CARTERVILLE — Tough fishing conditions ruled the day at the 49th Bill Harkins/Don Sanders Four-Man Tournament at Crab Orchard.
The disparity among the haves and have-nots was clear on the leaderboard where more than 16 pounds separated the first place and 10th place teams. The tournament concludes Sunday with a 3 p.m. weigh-in.
Mike Frisch of Scheller and Dennis Heape of Pinckneyville were two anglers who did catch some fish. The three fish they brought to the scales weighed 16.68 pounds. Their team sits in fifth place with 27.27 pounds.
“We caught our fish early and off of wood,” Frisch said. “We got lucky really. They were in one little area and we left it. Tomorrow is another day. We caught those three in there and left. Everywhere else we went was no good.
We pre-fished a week ago and had a real good day, like 17 keepers. We hit some of those spots we caught them pre-fishing, but the wind was out of a different direction. I think the fish are moving right now, a lot of pressure, high bluebird skies … it’s just a tough bite.”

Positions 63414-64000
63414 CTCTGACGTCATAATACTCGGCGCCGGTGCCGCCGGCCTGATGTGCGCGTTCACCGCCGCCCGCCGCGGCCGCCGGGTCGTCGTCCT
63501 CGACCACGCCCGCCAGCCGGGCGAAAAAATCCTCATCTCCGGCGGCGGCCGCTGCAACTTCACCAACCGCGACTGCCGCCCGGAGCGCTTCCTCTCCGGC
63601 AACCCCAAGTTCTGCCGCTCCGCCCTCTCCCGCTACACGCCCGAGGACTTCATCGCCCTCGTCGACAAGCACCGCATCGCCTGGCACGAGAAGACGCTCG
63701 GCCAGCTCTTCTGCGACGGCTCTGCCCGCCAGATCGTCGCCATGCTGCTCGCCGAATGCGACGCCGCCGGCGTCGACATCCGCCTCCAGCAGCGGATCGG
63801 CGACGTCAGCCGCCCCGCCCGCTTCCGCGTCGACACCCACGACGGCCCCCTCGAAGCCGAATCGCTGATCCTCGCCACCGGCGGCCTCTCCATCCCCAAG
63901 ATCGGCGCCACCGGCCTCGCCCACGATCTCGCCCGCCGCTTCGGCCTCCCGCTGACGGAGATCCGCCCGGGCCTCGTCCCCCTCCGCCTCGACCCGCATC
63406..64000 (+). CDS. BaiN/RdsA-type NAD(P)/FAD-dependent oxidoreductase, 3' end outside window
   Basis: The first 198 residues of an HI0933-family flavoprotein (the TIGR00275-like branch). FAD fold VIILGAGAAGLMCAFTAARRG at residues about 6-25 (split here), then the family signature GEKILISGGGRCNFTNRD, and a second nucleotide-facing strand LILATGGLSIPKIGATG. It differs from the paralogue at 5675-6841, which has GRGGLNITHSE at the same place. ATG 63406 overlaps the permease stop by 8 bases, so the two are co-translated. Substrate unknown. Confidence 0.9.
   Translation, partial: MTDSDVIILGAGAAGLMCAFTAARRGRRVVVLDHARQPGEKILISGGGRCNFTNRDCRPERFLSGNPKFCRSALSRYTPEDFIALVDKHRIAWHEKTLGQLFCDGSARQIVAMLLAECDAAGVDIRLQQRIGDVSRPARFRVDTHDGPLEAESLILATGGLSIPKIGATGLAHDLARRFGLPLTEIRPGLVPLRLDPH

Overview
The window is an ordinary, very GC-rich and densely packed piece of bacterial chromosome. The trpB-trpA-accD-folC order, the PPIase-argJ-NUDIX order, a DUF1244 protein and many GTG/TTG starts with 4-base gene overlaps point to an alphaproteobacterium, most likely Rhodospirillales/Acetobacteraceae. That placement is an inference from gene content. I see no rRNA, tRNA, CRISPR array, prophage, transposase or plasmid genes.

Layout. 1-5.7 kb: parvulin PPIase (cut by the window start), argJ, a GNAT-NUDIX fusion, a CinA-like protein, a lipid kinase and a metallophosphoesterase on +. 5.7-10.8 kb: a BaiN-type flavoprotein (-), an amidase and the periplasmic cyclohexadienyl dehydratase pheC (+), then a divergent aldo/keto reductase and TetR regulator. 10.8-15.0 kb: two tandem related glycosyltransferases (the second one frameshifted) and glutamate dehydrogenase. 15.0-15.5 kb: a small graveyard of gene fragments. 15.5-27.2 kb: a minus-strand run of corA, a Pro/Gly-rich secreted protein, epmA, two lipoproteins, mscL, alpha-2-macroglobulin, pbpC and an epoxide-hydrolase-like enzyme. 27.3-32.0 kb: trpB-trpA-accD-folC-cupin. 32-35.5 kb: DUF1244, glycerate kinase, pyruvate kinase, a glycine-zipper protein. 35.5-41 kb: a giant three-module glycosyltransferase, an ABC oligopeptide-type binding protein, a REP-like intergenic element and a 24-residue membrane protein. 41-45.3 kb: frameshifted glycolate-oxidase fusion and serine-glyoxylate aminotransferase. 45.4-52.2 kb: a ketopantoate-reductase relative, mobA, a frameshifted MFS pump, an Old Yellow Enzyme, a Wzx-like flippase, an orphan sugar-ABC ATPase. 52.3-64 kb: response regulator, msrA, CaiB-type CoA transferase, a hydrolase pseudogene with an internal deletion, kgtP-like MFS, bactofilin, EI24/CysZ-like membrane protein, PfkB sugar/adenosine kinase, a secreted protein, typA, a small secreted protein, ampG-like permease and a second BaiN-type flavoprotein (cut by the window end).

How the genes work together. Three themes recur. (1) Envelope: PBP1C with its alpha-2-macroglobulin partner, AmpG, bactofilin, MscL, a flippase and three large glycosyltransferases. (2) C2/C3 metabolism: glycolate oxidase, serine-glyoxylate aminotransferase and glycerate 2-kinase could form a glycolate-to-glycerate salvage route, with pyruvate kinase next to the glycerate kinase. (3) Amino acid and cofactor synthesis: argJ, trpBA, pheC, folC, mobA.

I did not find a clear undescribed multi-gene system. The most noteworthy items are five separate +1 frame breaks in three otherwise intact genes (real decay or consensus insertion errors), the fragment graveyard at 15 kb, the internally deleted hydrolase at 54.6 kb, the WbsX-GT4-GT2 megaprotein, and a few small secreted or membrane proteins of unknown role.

The quartet of Neil McCord, Brennon McCord, Jerry Wright and Steve Sizemore is leading the event with 34.17 pounds. Dave Thompson, Clayton Campanella, John Lemaster and Donny Carpenter are in second place with 31.66.
Only seven pounds separates the top five teams.
“It was a slow day all told,” said tournament director Mike Tompkins. “The two flights are a half-hour apart and it’s like one continuous weigh-in. It took 15 minutes to weigh the first flight. Overall, it was just a slow day, but there were some nice limits.”
But, with the four-man format, the tournament is still wide open.
"I think it will take the usual 50-60 pounds to win it,” Tompkins said.
There were also several large bags caught.
Steve Powers and Mitch Gosha took big stringer honors Saturday with a five-fish limit of 19.45. Venson Newsome of Marion earned the big bass award with a 6.82 pounder.
The tournament had just 42 entries this year, down slightly from last year’s total of 48. Several years ago the tournament regularly filled the 100-team limit.
“I wish I knew (why numbers are down),” Tompkins said. “There are just so many circuits going on. I think that hurts us.”